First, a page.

Those are the economic harms and weaknesses of preferential trade agreements. It is also important to consider the political processes involved and how PTAs impact global trade negotiations. The Bush doctrine of “competitive liberalization” drains valuable political capital from the multilateral negotiations and exposes liberalization to greater critique from anti-globalists, slowing and perhaps risking globalization’s advancement.
The time and resources of the US Trade Representative are limited; Robert Zoellick can only pay political attention to a limited number of issues at a time. Trading partners are unlikely to be willing to make serious compromises or lend steadfast support to trade negotiations if they feel that the WTO round is on the US’s back-burner. Unless the United States makes it clear that Doha is its number one trade policy priority, other countries are unlikely to do the leg work necessary. Zoellick has limited political capital, and he ought to spend it wisely.
The administration’s political capital is not only limited in regards to foreign trading partners – the US populace is likely to be unwilling to sign off on a large number of trade agreements. Congress will only pass a limited number of trade agreements before it becomes uncooperative, out of fear that it will be perceived as liberalizing too quickly. Pressure from protectionist constituents like steel workers has a significant impact upon political calculations. I perceive it as unlikely that free traders will have enough expendable political capital to win the swing votes required to pass both FTAA and Doha agreements in the same congressional session.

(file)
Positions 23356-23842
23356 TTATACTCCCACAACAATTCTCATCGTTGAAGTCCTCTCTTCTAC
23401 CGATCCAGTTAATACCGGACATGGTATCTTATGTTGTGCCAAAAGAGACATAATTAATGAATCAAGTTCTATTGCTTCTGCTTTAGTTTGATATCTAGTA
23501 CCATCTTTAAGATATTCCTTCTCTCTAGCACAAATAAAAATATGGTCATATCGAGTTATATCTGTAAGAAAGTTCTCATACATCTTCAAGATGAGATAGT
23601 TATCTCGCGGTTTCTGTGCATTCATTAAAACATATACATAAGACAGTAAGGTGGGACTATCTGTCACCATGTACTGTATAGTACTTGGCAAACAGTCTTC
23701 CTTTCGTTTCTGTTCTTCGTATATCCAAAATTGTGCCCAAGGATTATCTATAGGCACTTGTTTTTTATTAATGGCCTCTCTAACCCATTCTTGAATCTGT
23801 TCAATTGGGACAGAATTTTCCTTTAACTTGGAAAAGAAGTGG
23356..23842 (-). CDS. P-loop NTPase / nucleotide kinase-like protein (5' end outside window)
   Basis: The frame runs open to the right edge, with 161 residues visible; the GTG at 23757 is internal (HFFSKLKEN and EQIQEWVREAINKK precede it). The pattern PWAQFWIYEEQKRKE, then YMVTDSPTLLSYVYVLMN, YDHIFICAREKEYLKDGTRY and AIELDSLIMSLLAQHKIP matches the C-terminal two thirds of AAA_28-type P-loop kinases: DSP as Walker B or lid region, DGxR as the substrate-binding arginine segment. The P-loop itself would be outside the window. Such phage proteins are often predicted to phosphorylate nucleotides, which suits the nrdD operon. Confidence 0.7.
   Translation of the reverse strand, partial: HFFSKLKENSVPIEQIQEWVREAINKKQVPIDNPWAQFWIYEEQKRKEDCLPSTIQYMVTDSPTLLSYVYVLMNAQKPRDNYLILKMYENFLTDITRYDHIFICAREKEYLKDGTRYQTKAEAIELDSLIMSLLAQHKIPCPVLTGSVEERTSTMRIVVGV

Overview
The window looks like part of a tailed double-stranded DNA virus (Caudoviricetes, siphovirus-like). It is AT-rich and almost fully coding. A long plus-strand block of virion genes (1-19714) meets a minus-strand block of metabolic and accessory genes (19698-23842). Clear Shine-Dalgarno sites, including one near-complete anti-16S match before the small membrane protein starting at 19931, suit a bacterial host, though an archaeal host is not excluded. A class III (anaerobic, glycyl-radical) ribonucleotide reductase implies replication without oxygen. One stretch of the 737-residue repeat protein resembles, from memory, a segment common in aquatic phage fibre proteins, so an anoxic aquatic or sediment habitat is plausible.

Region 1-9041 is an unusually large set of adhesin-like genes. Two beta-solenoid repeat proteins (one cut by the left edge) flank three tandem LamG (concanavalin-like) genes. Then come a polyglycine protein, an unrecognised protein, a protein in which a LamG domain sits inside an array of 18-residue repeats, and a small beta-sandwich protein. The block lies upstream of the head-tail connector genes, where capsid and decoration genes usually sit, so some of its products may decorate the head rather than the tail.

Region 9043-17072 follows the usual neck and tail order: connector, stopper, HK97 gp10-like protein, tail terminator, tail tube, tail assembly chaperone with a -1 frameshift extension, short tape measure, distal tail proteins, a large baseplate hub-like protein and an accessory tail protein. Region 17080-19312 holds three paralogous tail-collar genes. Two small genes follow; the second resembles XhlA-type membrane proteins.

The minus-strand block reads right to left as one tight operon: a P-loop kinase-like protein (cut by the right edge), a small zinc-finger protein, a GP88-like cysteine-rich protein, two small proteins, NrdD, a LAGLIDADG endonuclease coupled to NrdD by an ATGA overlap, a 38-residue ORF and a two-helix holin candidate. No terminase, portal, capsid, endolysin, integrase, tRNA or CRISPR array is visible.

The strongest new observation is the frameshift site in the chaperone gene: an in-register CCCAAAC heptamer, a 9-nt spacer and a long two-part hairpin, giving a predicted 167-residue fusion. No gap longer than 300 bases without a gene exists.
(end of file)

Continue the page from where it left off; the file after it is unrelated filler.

The problems of domestic political capital also hint at another trouble feature of bilateral trade deals – they expose free trade advocates to lobbying and criticism from anti-trade organizations. Every trade ministerial, no matter how minor or preliminary, is another chance for anti-globalization protesters to bring the circus to town. Consider the amount of news coverage the anti-globalists received when they appeared in Quebec and organized the March to Miami for those two FTAA meetings. The cause of free trade was dealt a blow, without achieving any meaningful advances, as the FTAA negotiations are stalled due to Brazil’s insistence that the United States lower its agriculture subsidies. There is no escaping Doha. The Bush administration should stop thinking otherwise, as it is giving anti-globalization more forums in which to advance their cause by doing so.